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Schwann v. Fedex Ground Package System, Inc.

United States District Court, D. Massachusetts

August 29, 2018

CLAYTON SCHWANN, Plaintiff,
v.
FEDEX GROUND PACKAGE SYSTEM, INC., et al., Defendants.

          MEMORANDUM AND ORDER

          DENISE J. CASPER UNITED STATES DISTRICT JUDGE

         I. Introduction

         Plaintiff Clayton Schwann ("Schwann"), proceeding pro se, brings claims against his former employer, FedEx Ground Package Systems Inc. ("FedEx"), and two FedEx employees, Paul Callahan ("Callahan") and Don Clark ("Clark"), in their individual capacities (collectively, the "Defendants"). D. 1. Schwann alleges wrongful termination, retaliation, harassment, and constructive discharge by Defendants. Id. at 1. Defendants FedEx and Clark now move to dismiss Schwann's complaint pursuant to Fed.R.Civ.P. 12(b)(6). D. 10. For the reasons stated below, the Court ALLOWS Defendants FedEx and Clark's motion to dismiss, D. 10, and dismisses the complaint as to all Defendants with prejudice.

         II. Factual Background

         Unless otherwise indicated, the following facts are drawn the complaint, D. 1, and accepted as true for the purposes of considering the motion to dismiss. Schwann began working for FedEx in 2002. D. 1 ¶ 1- In 2005, Schwann became dissatisfied with a voluntary change in route assignments that he alleges was "not what FedEx promised." D. 1 ¶ 2. For two years, Schwann requested to return to his old route or be assigned to a new route but was unsuccessful. D. 1 ¶¶ 2-3. Schwann's efforts included becoming involved with a union in 2006 and sending multiple letters to Callahan, a Vice President of FedEx, concerning his route assignment. D. 1 ¶ 3; D. 1-3 at 3; 5. In October 2008, there was an "incident" in which one of Schwann's supervisors, Clark, "put [Schwann] in fear of [his] physical safety." D. 1 ¶ 4. The following month, Clark and another employee met Schwann at his truck to talk to him about a customer complaint and prevented him from leaving the terminal. D. 1-3 at 5. During the conversation, Clark told Schwann that "[Schwann] didn't understand English" and Clark "said in a sarcastic tone 'comprende.'" Id. Around the same time, Schwann was also prohibited from speaking Portuguese with another coworker. D. 1 ¶ 5. Throughout 2008, Schwann's workload remained light, even during busy times such as the Christmas season. D. 1 ¶ 4.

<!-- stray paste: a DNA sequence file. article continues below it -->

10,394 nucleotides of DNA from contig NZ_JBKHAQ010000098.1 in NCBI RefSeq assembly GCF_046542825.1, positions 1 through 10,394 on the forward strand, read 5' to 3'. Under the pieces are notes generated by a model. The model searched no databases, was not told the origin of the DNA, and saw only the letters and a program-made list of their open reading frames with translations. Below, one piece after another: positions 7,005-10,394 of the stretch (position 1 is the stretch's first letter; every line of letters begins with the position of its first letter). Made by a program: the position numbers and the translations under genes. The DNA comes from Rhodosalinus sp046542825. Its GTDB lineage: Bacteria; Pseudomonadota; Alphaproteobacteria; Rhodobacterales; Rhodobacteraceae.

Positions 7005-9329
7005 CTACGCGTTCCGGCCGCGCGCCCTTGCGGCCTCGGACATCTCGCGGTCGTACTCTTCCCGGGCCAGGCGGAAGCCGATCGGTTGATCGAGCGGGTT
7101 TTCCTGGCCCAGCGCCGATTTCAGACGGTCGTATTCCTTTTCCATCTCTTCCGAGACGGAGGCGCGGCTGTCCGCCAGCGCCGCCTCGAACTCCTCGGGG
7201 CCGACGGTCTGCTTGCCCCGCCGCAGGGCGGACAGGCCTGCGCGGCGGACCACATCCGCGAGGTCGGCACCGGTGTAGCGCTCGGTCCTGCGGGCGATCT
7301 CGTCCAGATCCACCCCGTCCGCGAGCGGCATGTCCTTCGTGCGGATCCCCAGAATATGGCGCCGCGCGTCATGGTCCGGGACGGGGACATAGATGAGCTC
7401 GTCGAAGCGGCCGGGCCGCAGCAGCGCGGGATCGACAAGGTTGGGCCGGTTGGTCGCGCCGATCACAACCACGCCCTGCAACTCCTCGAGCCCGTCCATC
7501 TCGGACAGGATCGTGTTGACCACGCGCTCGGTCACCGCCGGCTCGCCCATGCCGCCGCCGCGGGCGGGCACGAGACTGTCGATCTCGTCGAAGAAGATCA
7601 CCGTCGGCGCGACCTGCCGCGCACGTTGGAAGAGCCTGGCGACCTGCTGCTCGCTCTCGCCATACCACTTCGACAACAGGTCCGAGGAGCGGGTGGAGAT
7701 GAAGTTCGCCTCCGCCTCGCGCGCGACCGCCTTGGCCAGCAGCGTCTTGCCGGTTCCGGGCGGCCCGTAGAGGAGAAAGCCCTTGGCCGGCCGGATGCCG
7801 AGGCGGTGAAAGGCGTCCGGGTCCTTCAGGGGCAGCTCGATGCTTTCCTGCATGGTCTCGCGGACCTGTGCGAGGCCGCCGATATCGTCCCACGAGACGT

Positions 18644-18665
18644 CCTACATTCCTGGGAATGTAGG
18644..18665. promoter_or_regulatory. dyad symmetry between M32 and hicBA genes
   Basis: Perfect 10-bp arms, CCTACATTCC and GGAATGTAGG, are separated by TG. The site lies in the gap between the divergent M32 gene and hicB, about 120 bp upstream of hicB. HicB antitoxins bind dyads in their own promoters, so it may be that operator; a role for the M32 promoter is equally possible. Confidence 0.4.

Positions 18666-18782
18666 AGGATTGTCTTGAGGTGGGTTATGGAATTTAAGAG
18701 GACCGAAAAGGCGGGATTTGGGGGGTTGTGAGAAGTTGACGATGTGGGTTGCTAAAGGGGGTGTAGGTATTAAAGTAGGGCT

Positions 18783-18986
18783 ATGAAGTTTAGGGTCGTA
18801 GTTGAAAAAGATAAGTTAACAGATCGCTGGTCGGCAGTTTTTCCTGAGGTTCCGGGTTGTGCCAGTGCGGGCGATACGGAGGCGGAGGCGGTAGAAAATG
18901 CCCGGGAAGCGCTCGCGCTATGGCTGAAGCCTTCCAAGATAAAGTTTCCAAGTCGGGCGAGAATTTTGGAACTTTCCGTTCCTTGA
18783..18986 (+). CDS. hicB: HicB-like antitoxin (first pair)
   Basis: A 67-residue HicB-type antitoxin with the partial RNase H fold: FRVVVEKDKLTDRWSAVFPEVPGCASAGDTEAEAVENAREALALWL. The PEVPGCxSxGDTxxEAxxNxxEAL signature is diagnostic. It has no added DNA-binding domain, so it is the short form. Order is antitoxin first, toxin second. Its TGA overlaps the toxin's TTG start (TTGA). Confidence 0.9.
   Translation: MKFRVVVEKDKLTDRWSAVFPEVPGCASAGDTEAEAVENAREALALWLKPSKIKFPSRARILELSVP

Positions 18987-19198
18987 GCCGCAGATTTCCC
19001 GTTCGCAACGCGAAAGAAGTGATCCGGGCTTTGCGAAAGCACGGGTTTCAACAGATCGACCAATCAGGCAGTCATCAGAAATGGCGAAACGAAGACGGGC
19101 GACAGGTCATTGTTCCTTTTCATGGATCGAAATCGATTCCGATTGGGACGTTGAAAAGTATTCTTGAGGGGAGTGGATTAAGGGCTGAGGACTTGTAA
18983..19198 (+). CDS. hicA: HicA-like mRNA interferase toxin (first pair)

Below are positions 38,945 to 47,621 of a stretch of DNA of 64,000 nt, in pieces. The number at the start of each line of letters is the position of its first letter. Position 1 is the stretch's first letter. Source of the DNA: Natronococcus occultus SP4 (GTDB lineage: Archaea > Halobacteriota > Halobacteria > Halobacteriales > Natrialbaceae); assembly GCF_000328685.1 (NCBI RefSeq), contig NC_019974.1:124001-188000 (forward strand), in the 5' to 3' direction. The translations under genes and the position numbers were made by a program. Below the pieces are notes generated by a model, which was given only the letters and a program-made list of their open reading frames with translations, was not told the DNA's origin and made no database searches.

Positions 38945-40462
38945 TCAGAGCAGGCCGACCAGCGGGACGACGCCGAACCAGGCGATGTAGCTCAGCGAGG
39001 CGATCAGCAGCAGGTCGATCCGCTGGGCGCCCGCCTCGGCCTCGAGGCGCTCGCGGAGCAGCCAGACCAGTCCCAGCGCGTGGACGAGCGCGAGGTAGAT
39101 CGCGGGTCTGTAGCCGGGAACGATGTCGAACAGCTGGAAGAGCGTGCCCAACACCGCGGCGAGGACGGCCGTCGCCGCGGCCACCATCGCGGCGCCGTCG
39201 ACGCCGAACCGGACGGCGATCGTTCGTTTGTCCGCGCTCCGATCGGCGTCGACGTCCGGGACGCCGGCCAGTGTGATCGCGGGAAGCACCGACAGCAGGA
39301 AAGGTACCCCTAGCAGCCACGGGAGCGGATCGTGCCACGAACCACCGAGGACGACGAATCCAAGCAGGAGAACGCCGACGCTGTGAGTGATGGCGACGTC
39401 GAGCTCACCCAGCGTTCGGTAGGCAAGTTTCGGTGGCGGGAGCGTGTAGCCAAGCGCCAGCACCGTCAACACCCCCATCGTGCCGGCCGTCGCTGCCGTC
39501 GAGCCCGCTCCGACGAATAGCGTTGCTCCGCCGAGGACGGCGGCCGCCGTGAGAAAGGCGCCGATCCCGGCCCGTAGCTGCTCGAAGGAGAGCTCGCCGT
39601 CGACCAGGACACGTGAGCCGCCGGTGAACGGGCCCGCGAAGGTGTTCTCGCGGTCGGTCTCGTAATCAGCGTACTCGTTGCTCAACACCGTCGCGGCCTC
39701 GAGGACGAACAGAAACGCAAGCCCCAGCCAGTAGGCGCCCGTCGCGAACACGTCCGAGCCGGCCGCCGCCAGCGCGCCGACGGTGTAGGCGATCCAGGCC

In early 2009, Schwann complained about workplace safety to his supervisors. D. 1 ¶¶ 5-6. Worried that he would face retaliation, Schwann "showed [his] Weingarten rights card to a FedEx manager." D. 1. ¶ 7. Two weeks later, Schwann was "disciplined" by not getting any work. Id. Schwann's workload continued to be light through July 2009, resulting in a significant decrease in pay compared to the previous year. D. 1 ¶ 8. On July 14, 2009, Clark began reading a prepared statement to Schwann and Schwann handed Clark a copy of his Weingarten rights. D. 1 ¶ 9. Clark responded by telling Schwann that he had been fired and yelled at Schwann to leave the premises. Id. FedEx officially terminated its contractual arrangement with Schwann on April 6, 2010. D. 1-3 at 25. Between February 2009 and February 2011, Schwann sent many more letters regarding his concerns to various supervisors at FedEx, including Callahan and Clark. D. 1-3 at 10; 12; 14; 18; 21; 27; 30.

         Schwann sought relief from various administrative agencies. Based on one of Schwann's letters, it appears that Schwann filed a charge against FedEx with the National Labor Relations Board ("NLRB") in late 2008. D. 1-3 at 4. There is no further information regarding the NLRB complaint in the record. In July 2010, Schwann filed a complaint with the Massachusetts Commission Against Discrimination ("MCAD") on the basis of national origin discrimination. D. 11-4 at 5. MCAD dismissed the complaint for a lack of probable cause in 2013. D. 11-5. Schwann appealed the dismissal. D 11-6. After an appeal hearing in 2014, MCAD affirmed the dismissal. Id.